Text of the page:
previous next

Hear, Theseus, the state of your misfortunes. (And yet I accomplish nothing by this, and merely cause you grief.) But it was for this purpose that I came, to make plain that your son's heart is guiltless so that he may die with a good name, [1300] make plain, too, the maddened frenzy of your wife or, in some sort, her nobility. For she was stung by the goad of that goddess most hated by us who take pleasure in virginity and fell in love with your son. And as she attempted to conquer Aphrodite by her resolve, [1305] she was destroyed all unwitting by the contrivances of her nurse, who told your son under oath of her malady. He, as in fact was right, did not fall in with her words, nor yet again did he break the firmness of his oath, being pious, though he was reviled by you. [1310] And Phaedra, fearing lest she be put to the proof, wrote her false letter and destroyed your son by deceit, and though it was a lie, she persuaded you.

O pain!

Does this tale sting you, Theseus? Hold your peace so that you may hear the sequel and groan the more. [1315] Do you know that you possess three reliable curses from your father? One of these you took, base man, to use against your son when you could have used it against an enemy. Your father, the sea-lord, kindly disposed as he was towards you, granted what he had to grant seeing that he had made this promise. [1320] But in his sight and in mine you are proved base since you did not wait either for confirmation or for the word of a prophet, you did not put the charge to the proof nor grant to Time the right to investigate it, but more rashly than you ought you let loose the curse upon your son and killed him.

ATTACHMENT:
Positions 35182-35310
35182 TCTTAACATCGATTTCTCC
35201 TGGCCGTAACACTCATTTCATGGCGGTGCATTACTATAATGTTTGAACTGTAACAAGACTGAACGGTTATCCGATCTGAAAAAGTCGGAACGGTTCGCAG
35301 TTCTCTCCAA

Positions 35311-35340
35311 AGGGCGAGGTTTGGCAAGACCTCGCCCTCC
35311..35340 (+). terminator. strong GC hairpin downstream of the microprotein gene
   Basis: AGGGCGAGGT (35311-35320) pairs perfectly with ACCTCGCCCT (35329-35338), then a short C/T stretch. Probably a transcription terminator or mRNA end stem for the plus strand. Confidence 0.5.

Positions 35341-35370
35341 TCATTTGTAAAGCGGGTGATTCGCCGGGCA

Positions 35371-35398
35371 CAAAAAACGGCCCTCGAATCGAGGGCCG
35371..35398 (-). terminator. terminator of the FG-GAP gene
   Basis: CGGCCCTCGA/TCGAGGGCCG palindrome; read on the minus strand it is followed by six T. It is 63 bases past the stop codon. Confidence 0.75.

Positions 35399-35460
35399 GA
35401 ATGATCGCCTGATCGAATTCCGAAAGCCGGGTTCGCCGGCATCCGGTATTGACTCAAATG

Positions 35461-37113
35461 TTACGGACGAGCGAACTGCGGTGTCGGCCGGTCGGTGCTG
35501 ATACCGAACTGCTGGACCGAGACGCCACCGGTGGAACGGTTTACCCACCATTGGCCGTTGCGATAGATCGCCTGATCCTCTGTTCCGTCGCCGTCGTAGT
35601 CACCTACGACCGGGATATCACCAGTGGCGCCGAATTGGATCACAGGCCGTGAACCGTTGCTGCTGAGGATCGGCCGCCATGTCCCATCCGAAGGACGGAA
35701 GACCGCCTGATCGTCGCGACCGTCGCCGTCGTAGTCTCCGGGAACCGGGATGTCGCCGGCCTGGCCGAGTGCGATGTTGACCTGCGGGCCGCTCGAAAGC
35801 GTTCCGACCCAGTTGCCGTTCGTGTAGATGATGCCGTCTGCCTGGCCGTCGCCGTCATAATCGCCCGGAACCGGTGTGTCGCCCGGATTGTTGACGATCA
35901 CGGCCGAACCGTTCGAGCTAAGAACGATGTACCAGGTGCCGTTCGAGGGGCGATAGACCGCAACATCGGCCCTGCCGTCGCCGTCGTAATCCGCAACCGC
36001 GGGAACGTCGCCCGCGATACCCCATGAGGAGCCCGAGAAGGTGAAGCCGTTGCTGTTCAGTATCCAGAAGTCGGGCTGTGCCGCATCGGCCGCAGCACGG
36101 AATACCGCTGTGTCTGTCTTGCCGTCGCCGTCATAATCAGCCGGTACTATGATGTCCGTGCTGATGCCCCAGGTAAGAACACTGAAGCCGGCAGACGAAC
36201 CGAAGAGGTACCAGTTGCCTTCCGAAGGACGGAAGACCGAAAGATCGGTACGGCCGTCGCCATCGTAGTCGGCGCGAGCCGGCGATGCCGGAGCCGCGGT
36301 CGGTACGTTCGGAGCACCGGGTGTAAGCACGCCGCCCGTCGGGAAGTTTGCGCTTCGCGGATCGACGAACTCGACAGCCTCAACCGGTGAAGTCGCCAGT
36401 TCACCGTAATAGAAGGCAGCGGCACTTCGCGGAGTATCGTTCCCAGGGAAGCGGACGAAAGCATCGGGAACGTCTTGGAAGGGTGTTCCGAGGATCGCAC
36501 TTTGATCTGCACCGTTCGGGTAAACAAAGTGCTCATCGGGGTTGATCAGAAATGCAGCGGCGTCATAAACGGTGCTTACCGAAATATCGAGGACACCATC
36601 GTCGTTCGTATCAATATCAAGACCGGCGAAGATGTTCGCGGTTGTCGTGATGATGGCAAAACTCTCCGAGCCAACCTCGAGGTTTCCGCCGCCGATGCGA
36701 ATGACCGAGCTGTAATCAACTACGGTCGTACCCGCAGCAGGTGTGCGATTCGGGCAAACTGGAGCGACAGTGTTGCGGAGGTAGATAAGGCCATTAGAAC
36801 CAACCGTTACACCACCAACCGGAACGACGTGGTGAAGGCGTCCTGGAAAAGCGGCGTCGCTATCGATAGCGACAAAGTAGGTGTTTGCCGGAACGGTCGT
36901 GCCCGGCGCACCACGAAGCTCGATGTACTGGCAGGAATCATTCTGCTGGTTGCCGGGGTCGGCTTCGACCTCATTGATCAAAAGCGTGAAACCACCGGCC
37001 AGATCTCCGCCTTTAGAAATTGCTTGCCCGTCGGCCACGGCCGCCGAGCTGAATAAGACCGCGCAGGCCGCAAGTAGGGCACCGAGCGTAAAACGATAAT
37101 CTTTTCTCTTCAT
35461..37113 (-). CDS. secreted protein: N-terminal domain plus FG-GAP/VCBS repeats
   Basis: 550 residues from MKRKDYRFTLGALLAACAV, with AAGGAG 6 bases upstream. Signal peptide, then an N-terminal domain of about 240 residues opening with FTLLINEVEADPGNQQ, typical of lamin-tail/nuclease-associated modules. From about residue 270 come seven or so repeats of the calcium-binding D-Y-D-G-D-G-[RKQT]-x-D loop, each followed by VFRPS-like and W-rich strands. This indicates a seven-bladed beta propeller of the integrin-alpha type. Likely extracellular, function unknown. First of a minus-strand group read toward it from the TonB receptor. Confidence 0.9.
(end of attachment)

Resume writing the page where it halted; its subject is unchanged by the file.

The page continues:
[1325] Lady, may I live no longer!

You have done dreadful deeds, but for all that it is still possible for you to win pardon for these things. Aphrodite willed that things should happen thus, sating her anger. Among the gods the custom is this: no god contrives to cross [1330] the will of another, but we all stand aside. For be in no doubt, if it were not that I feared Zeus, I would never have come to such a pitch of shame as to allow the death of the man I love most among mortals. Ignorance acquits [1335] your misdoings of baseness, and further the death of your wife made impossible the testing of her words, and thus she persuaded your mind.

Chiefly upon you do these misfortunes break, but I too feel grief. For the gods do not rejoice [1340] at the death of the godly, but the wicked we destroy children, house, and all.Enter Hippolytus by Eisodos A supported by his servants.

load focus Greek (David Kovacs)
hide Places (automatically extracted)

View a map of the most frequently mentioned places in this document.

Download Pleiades ancient places geospacial dataset for this text.

hide References (1 total)
hide Display Preferences
Greek Display:
Arabic Display:
View by Default:
Browse Bar: